A new survey published today which combines responses from more than 130 companies working in seasonal travel from the UK to Europe has found that business are already contracting their operations in ski resorts in EU countries this season ahead of Brexit, and states that this is the beginning of much worse to come.
The survey, the results of which have been published today in a report titled 'A Crisis Looming - Brexit and the British Outbound Tourism Industry' has been published by a group called SBIT (Seasonal Businesses in Travel), an organisation that has grown up to now represent over 200 outbound British travel companies, including many of the UK's leading ski companies.
The companies surveyed reveal they have already been affected by Brexit uncertainty as they are posting 7% fewer British staff overseas this season. They also predict much worse once Brexit happens, in whatever form, with 25,000 jobs threatened they believe, along with large price rises for holidaymakers and diminished revenue for the UK treasury.
The companies participating in the survey have a combined turnover of almost half a billion pounds and 87% of respondents are CEOs, MDs or owners.
One respondent operates a number of British-run venues in the Alps.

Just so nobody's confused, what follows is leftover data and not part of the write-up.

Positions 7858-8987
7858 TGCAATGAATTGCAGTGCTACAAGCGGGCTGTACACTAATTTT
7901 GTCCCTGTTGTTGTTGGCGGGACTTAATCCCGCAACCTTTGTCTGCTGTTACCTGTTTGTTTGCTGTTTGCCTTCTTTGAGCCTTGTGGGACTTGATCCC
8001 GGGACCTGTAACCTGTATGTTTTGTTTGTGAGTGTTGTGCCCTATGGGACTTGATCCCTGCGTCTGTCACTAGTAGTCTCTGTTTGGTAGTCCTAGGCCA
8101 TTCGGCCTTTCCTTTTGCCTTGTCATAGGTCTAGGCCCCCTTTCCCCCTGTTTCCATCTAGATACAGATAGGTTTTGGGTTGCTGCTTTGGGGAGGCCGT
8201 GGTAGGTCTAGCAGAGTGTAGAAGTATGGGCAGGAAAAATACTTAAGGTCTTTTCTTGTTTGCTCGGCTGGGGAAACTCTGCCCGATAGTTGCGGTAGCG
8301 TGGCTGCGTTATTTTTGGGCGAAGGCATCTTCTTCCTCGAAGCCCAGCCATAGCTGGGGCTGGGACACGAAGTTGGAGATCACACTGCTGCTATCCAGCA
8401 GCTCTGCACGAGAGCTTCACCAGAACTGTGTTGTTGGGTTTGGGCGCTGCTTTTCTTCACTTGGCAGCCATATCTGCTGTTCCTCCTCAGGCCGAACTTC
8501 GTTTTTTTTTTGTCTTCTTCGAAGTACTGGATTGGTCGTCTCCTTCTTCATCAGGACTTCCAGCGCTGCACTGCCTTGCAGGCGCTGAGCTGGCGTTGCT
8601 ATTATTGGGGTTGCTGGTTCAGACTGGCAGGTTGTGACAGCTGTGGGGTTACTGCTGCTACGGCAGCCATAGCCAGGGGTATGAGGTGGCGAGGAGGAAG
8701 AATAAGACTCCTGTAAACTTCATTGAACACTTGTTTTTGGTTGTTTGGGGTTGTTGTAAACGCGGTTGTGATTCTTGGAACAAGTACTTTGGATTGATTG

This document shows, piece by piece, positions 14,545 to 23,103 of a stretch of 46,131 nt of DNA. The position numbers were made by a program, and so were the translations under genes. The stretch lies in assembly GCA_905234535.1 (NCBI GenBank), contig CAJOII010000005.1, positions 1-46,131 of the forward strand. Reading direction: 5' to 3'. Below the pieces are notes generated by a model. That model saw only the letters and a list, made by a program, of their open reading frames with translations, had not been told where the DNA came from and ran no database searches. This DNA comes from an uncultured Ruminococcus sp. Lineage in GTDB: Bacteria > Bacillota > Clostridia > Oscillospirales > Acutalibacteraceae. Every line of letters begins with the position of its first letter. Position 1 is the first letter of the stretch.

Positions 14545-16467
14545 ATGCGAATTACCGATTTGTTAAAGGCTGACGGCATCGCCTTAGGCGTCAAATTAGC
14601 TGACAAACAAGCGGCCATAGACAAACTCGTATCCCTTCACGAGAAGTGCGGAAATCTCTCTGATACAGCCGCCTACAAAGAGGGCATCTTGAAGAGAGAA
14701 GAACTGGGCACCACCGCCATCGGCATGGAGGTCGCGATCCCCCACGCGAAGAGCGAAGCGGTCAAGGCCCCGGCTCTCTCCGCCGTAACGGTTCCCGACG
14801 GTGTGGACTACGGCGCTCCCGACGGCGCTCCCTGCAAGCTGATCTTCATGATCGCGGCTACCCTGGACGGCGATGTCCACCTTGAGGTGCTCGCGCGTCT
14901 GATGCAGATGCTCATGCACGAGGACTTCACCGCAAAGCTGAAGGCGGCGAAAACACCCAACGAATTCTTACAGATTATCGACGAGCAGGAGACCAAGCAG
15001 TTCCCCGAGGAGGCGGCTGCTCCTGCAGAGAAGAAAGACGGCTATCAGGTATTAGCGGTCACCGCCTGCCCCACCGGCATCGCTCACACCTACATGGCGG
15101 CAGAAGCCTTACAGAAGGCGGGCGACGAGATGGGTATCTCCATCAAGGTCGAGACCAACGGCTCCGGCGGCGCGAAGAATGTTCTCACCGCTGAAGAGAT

"After 14 years, I have made the painful decision to close two of our venues, Jacks Bar and Evolution in Meribel as our business model is no longer viable under any forms of Brexit outlined to date. It's impossible for me to wait until October to have the slightest idea of how I might be able to run these businesses and then have only 5 months to change or sell them," said Charles Owen, Managing Director of European Pubs Ltd, adding,
"These venues have hosted award winning musicians including Newton Falkner & Natalie Imbruglia and Comedians Al Murray & Marcus Brigstocke to name but a few. We have employed and trained 100's of British staff and given many of them their first significant job, and in doing so we have contributed to the UK tax revenues. All of that has come to an end as a direct result of Brexit. I am still waiting to see any up-side to this."
The report also points to a loss of both competitiveness and possibly market share to European based multi-nationals that has occurred already. Two thirds of those in the survey have shortened their accommodation leases, reduced their programmes and introduced break clauses around Brexit into their contracts.
Holiday companies plan 12 – 18 months in advance which is why Brexit has already hit these businesses, the group says.